The emergence of severe acute respiratory syndrome in late 2002 and the recent outbreaks of avian influenza in Asia are timely reminders of the ever present risks from respiratory viral diseases. Apart from influenza, there are no vaccines and very few antiviral chemotherapeutic agents available for the prevention and treatment of respiratory viral infections-the most common cause of human illness. If the current H5N1 avian influenza outbreak ever assumes the role of a pandemic, formidable technical difficulties relating to the properties of the agent, itself, will ensure that vaccines will only become available after a significant lead time and then only to a relatively small percentage of the population. The use of existing antivirals could be critical in limiting the initial spread of a pandemic, although their use in the control of epidemics caused by nonpandemic viruses has not been evaluated. It is against this background that a review of recent developments in respiratory antivirals has been undertaken.
The late 1990s were a period of unprecedented activity in the development of new and much superior antivirals for the treatment of influenza infections. However, during the past 2 to 3 years and largely for commercial reasons, there has been a decline in interest in their further development by major drug companies. This situation may soon change with the possible advent of new pandemic viruses, and moves are afoot in several countries to consider the stockpiling of antivirals. The neuraminidase inhibitors zanamivir and oseltamivir, and the M2 inhibitors amantadine and rimantadine, remain the only options for controlling respiratory disease caused by influenza viruses, although the latter two could not be used against very recent H5N1 strains. There are several other neuraminidase inhibitors in development. Compounds with activity against other respiratory viruses, notably rhinoviruses, are also in development, many based on a newer knowledge of viral protein structure and function (rational drug design).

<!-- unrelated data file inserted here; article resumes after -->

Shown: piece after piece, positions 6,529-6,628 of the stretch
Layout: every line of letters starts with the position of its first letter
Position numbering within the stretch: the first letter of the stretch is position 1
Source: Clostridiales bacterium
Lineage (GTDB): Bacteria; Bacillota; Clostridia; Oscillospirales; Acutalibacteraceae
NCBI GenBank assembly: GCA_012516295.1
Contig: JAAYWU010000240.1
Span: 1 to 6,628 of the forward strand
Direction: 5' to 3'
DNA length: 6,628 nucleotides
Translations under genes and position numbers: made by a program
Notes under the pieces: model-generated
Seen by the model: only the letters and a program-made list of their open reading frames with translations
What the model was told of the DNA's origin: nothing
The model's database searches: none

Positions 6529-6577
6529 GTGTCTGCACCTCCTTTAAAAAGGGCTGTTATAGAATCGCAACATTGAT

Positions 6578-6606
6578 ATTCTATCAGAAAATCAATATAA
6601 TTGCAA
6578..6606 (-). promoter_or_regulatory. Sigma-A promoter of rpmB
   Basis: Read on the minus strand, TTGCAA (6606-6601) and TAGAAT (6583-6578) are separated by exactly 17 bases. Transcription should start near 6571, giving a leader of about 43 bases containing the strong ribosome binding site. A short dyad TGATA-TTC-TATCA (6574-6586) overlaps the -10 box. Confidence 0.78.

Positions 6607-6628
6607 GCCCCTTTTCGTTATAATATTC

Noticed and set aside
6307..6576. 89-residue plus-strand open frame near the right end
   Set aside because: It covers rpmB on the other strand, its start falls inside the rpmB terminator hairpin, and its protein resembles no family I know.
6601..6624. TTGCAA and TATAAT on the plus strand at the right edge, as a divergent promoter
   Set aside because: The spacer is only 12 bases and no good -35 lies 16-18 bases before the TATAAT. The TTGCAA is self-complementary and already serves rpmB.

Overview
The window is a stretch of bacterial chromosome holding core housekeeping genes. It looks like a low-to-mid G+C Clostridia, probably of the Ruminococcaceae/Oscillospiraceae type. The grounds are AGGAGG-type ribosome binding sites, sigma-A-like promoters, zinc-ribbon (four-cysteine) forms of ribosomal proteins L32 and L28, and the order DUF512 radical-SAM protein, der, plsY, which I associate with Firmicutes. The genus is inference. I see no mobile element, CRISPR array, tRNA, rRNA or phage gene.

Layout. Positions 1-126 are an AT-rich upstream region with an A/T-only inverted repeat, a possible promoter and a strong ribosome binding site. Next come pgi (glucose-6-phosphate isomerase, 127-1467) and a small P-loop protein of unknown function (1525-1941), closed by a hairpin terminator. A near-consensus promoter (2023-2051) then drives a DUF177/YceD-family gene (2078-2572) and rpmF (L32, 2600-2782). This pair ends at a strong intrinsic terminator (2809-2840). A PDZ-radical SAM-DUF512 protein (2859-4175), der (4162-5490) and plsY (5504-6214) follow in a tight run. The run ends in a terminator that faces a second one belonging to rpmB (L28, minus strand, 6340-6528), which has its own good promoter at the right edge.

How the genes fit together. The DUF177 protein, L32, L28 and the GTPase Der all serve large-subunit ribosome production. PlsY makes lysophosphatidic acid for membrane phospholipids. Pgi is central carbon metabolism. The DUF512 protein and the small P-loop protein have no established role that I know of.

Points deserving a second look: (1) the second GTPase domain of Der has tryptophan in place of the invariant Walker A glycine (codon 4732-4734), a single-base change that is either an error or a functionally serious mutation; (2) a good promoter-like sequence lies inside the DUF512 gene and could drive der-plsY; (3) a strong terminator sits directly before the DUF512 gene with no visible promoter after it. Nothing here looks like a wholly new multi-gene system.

The following is an overview of recent papers on the further development of neuraminidase inhibitors against influenza viruses and on recent development of newer antivirals against RSV and rhinoviruses. Where possible, comparisons are made with existing antivirals. For considerations of space, this review has been structured around stages in the replication cycle of significant respiratory viruses that have been traditionally used as targets for inhibition.